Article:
Research Remix

August 17, 2011

Citations in Supplementary Material can be indexed!

Filed under: Uncategorized — Heather Piwowar @ 1:52 pm

Many of us advocate for data citations in the references section of published papers, to facilitate tracking and reward through standard citation tracking tools like Web of Science and Scopus.  These tools aren’t able to track data citations yet, but they will be soon.

What other hurdles are in the way?  We need policies to get authors to include data citations in reference lists (feedback wanted on this draft policy).  But how feasible is this, really?  What about cases when authors use many, many datasets, should all of those really go in the article references section?  Can they? How do we handle physical limitations of reference lists for journals still printed on paper?  How can we get around the fact that citations in supplementary information are invisible?  I’ve gone on the record calling these issues elephants in the room of data citation.

I’m very happy to report that some of these issues have been overcome!  (Perhaps a long time ago.  I just learned the details this weekend.)  Kudos to Nature and Web of Science.  Nature includes only brief methods in its paper publications: Extended Methods are available online for many articles.  I’ve learned that if Extended Methods include references, these references are indexed in Web of Science.  (References in normal Supplementary Information do not receive this treatment and remain invisible).  Nature puts it this way:

References in Nature‘s Extended Methods sections, which are online-only but fully integrated into the full-text and PDF, are indexed in external databases such as PubMed. Supplementary Information for Nature, presented as a merged PDF online separate from the article PDF, does not usually contain references; see http://tinyurl.com/2of24c — Editor,Nature.

Note that references in non-Methods Supplementary Information do not seem to receive this same treatment at this time.  From their supp mat instructions:

Please note that we do not encourage deposition of references within SI as they will not be live links and will not contribute towards citation measures for the papers concerned. Authors who nevertheless wish to post reference lists should continue the numbering from the last reference listed in the print version, rather than repeating the numbering in the print version.

Here’s an example of the Extended Method integration at work.  I hope you are sitting down, it is pretty exciting :)

Behrends et al. Network organization of the human autophagy system.  Nature 466, 68–76 (01 July 2010) doi:10.1038/nature09204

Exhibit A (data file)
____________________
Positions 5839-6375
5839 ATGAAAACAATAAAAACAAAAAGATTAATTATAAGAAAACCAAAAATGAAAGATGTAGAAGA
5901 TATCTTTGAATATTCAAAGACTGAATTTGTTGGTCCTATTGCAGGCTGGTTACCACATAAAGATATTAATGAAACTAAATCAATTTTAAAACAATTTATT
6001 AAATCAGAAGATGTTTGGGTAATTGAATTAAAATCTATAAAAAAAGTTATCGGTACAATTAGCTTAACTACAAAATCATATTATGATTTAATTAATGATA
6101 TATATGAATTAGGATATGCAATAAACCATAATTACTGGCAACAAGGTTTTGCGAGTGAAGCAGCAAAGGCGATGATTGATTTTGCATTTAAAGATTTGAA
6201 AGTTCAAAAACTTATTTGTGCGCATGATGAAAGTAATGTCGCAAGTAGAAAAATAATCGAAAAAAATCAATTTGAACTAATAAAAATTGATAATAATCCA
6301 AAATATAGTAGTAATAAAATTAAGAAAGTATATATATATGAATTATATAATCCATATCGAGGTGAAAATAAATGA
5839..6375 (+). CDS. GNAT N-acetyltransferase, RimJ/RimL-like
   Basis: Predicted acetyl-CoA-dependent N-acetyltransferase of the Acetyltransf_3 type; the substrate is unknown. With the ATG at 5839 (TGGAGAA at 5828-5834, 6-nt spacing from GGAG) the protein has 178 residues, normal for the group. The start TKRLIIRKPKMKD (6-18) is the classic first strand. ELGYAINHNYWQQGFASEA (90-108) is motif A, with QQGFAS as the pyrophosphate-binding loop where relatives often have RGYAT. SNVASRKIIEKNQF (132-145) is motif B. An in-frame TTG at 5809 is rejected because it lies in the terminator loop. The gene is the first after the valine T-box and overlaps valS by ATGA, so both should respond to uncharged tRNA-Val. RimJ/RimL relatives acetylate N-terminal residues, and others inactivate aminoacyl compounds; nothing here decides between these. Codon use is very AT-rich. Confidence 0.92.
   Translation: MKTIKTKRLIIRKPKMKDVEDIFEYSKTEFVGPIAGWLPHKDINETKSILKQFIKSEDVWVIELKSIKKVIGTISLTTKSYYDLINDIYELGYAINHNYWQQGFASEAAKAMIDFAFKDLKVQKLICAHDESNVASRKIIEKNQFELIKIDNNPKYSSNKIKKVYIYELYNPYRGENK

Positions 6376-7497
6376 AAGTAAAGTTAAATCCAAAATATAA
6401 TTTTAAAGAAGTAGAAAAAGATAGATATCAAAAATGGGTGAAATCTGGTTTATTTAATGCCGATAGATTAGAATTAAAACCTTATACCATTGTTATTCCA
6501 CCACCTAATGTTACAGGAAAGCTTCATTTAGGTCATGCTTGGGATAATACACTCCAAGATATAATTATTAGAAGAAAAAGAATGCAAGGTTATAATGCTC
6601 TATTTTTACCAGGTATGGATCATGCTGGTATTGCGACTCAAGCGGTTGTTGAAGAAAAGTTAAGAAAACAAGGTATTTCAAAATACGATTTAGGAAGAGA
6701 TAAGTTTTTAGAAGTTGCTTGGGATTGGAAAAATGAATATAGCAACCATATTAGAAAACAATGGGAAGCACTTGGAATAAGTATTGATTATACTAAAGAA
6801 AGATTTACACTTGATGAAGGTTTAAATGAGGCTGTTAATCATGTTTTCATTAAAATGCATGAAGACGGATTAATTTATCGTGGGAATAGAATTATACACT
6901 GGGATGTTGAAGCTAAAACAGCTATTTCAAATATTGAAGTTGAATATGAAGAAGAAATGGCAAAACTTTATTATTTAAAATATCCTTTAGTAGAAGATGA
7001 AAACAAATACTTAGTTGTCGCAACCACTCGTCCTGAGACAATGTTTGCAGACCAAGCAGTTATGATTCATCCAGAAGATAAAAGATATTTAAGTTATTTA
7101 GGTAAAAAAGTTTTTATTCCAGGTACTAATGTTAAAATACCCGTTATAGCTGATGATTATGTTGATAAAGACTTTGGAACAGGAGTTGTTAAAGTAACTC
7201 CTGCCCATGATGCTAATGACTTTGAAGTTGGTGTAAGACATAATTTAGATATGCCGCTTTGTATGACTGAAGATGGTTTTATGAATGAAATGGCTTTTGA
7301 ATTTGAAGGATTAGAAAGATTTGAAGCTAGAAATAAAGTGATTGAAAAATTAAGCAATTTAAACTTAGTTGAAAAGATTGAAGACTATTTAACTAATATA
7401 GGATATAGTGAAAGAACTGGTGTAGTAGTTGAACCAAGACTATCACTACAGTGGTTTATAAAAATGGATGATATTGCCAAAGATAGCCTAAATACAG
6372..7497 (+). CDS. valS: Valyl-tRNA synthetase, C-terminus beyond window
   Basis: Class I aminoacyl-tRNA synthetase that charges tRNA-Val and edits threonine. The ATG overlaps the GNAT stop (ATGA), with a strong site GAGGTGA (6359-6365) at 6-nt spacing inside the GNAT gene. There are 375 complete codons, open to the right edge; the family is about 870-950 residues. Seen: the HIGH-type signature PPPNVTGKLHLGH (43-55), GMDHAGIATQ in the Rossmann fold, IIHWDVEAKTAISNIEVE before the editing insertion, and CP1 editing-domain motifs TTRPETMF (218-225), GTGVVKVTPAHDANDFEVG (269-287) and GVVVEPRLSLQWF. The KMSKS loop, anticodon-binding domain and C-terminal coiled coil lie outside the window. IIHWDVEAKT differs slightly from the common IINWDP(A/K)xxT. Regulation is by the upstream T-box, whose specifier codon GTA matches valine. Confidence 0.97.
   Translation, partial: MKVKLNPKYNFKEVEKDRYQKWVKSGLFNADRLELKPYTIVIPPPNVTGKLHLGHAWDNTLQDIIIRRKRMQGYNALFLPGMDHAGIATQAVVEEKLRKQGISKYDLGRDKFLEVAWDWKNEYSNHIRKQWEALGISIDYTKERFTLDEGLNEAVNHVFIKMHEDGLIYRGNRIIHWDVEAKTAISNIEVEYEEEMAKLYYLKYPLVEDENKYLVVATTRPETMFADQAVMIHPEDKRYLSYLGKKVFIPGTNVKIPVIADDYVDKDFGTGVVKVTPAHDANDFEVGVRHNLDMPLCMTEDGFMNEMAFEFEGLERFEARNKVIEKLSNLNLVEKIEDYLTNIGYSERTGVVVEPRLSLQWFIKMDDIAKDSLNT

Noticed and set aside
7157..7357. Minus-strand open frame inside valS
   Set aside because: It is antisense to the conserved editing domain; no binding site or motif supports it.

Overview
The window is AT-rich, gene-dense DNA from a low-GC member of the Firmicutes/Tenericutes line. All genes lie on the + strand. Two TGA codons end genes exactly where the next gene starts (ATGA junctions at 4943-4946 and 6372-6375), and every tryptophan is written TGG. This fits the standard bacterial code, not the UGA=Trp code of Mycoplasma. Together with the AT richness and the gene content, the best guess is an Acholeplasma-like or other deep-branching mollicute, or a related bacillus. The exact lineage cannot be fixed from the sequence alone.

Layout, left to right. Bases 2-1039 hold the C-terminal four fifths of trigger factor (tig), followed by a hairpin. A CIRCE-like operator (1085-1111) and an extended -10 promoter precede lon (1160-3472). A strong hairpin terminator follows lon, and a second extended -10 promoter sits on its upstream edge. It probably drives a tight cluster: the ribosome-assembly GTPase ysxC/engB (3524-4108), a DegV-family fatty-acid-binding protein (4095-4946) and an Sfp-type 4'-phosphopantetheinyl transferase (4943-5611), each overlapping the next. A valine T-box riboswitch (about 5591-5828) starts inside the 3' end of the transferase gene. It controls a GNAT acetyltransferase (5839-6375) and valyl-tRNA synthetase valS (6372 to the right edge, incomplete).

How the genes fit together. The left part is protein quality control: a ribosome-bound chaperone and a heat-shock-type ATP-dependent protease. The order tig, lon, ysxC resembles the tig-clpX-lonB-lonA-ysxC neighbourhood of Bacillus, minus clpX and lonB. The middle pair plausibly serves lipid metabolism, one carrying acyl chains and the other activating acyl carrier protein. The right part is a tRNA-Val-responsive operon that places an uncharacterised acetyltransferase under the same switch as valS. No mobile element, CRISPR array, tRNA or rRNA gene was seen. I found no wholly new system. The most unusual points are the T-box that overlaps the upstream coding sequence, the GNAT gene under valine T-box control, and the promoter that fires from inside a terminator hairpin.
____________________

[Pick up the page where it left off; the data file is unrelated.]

The paper contains 36 references:

The Supplementary Information includes several Excel sheets with data, and also a PDF file with detailed methods.  The methods contain an additional two references:

Ok, here is where it gets cool.  The version in PubMed Central?  All 38 references.  The Detailed Method section refers to these references as 37 and 38:

And, finally, here it is in Web of Science.  All 38 glorious references:

Yay!  Those authors in the Detailed Methods get cred!

It demonstrates a way forward.  Not sure how scalable it is.  Let’s find out.  Journal editors?  If your Supp Mat references aren’t indexed by Web of Science, I’d try contacting them to ask how you can get it set up.  Does anyone know of other journals that index their supp mat?  Can someone with a Scopus subscription check to see if all the references are included there for this paper?

I’m off to go revise a bunch of slides about data citation challenges for future presentations.  Yay.

Thanks to Joel Hammond (Thomson Reuters) for pointing out this avenue in May, and to Veronique Kiermer (Nature) for recent detail on how it works.

1 Comment

  1. Hmmm… So they *can* count certain supplementary references but how many of them *are* counted?

    I tried another Nature article, published some time after the one you use as an example here, and I can find 2 uncounted, ISI-‘invisible’ references in it’s supp . materials.

    Ortega, F., Escaso, F. & Sanz, J. L. A bizarre, humped carcharodontosauria (theropoda) from the lower cretaceous of spain. Nature 467, 203-206 (2010). URL http://dx.doi.org/10.1038/nature09181.

    The invisible uncounted refs are (on page 2 of the SI):

    1.) R. B. J. Benson. A description of Megalosaurus bucklandii (Dinosauria: Theropoda) from the
    Bathonian of the United Kingdom and the relationships of Middle Jurassic theropods. Zool J
    Linn Soc-Lond 158, 882–935 (2010).

    2.) P. A. Goloboff, J. S. Farris, K. C Nixon. TNT, a free program for phylogenetic analysis.
    Cladistics 24 (5), 774 – 786 (2008).

    Now I’m not saying this is the norm; you have demonstrated an article that DOES, and I have provided an example that DOESNT… but I do wonder just how many Nature articles do have counted supp. refs. vs those that have ‘invisible refs’ and of course those that don’t have supp. refs at all (N/A).

    Perhaps a project for a student to further quantitate??? ;)

    It’s great that Nature have enabled this, but clearly submitting authors are still putting refs in non-Methods Supplementary Information, and therefore denying those refs citation counts. Can’t Nature just count all and any refs in *any* SI?

    Comment by Ross Mounce (@rmounce) — August 17, 2011 @ 3:42 pm


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